4-Steps to Forgiveness

As we strive toward a life of peace and serenity, embracing forgiveness is key, even if the road to get there is long and windy. Although not an easy task, forgiveness is achievable for all who seek it.

Here are four steps to help you along your own journey toward forgiveness:

Step 1: Identify the source of your pain and acknowledge its presence in your life.

By clearly identifying the cause of your pain, you will be able to analyze its impact on your life. If possible, talk it out with a friend or family member to help you process the situation. Although it may be difficult, sitting with your emotions and allowing yourself to fully feel them can bolster a sense of healing. Don’t be tempted to isolate or withdraw to avoid dealing with the hurt. Whatever is not acknowledged and dealt with will only grow bigger and more destructive in your life.

Step 2: Understand what forgiveness is and what it isn’t.

Each person has a different idea of what forgiveness means. The important thing is making an intentional decision to release yourself from anger and resentment. While the action that hurt or offended you will always exist, by choosing to forgive, you are breaking free from its grip on your life. Occasionally, the act of forgiveness may even lead to feelings of empathy, compassion, and understanding for the offender.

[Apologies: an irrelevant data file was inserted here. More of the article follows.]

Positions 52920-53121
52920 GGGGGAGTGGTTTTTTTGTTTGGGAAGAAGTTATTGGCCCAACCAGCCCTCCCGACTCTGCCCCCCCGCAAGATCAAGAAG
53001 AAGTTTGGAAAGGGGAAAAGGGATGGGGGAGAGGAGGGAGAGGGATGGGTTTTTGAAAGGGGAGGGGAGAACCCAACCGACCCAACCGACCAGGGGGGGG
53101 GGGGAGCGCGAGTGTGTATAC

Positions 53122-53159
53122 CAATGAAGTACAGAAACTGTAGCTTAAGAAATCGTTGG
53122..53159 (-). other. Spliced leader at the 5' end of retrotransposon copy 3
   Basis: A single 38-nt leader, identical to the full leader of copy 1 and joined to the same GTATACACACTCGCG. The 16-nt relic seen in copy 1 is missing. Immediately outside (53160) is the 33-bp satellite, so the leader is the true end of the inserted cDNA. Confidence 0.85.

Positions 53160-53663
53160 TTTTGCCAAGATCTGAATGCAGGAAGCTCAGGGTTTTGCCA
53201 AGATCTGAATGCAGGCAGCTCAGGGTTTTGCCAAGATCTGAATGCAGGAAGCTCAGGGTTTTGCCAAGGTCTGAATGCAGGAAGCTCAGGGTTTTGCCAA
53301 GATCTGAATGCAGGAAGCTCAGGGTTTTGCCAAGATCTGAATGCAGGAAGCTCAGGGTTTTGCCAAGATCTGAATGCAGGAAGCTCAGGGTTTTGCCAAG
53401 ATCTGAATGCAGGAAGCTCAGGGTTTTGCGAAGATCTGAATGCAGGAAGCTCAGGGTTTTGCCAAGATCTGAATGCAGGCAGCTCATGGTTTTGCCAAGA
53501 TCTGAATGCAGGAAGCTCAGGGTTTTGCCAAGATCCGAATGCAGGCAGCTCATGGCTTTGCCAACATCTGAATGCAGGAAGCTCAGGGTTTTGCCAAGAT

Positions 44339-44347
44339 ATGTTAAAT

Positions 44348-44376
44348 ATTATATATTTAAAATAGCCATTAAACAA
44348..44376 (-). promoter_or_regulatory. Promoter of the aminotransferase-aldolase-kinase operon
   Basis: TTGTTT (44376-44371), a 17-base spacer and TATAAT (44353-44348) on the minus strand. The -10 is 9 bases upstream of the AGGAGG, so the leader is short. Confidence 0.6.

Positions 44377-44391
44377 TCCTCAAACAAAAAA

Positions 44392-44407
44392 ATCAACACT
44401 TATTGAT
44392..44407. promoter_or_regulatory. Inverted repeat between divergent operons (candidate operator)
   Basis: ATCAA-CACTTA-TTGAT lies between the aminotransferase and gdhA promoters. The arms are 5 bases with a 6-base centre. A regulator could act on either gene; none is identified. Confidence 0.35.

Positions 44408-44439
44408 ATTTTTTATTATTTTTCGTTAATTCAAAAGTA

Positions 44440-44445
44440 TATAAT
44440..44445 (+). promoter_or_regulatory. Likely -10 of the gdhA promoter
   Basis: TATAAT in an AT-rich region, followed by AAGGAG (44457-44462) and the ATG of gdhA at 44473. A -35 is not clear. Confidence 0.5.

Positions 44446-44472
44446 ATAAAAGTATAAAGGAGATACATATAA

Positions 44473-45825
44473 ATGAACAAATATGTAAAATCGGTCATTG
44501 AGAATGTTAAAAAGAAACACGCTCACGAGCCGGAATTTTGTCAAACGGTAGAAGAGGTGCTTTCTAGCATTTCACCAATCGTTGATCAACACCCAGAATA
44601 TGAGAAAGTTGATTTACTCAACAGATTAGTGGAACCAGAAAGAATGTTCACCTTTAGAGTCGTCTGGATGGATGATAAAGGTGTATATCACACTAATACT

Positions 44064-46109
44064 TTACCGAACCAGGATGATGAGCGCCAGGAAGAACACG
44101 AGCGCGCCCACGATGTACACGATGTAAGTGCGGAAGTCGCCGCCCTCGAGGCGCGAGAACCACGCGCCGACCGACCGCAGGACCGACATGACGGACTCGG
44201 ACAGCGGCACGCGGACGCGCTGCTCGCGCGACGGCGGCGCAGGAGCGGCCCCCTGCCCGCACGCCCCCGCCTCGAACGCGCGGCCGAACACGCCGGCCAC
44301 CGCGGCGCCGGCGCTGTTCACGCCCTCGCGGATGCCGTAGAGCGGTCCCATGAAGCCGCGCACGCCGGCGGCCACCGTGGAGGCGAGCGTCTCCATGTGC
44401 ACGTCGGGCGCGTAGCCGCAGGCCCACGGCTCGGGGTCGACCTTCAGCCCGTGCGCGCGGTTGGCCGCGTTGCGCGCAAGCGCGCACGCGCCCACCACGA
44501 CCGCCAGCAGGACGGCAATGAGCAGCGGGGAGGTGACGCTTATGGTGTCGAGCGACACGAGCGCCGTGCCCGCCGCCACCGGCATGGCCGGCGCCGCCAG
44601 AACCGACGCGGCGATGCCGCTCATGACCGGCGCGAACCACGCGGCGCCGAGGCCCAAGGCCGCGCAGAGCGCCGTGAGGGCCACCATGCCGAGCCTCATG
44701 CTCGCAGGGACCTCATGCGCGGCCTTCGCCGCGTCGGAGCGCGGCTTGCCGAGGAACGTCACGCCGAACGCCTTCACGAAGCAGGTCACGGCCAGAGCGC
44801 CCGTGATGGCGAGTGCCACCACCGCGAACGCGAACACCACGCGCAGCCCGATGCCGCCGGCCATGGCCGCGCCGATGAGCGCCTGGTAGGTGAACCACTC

To be clear, forgiveness does not mean you are excusing or forgetting the harm or offense. It also doesn’t mean that you need to restore a relationship with the person who hurt you, unless you decide it’s right for you.

Step 3: Begin your healing journey.

Once you’ve identified the source of your pain or hurt, it’s time to decide how you will move forward. You can begin the healing process in many ways, including talking to a professional, such as a life coach or therapist, committing to healthy practices such as journaling, and spending time in daily meditation as you rehearse positive affirmations. With time, patience, and practice, you will achieve the healing you desire.

Step 4: Resolve to embrace forgiveness for your own well-being.

Choosing forgiveness can be the best way to improve your health and peace of mind. By letting go of grudges and bitterness, you are making space for wellness from within.

Forgiveness can lead to:

  • Healthier relationships
  • Improved mental health
  • Less anxiety, stress, and hostility
  • Fewer symptoms of depression
  • Lower blood pressure
  • A stronger immune system
  • Improved heart health
  • Stronger self-esteem

As you grow a vision for what your life could look like, when it is free from the weight of past hurts and pains, you will move forward with the confidence of knowing that ultimately, you are the key to making that a reality.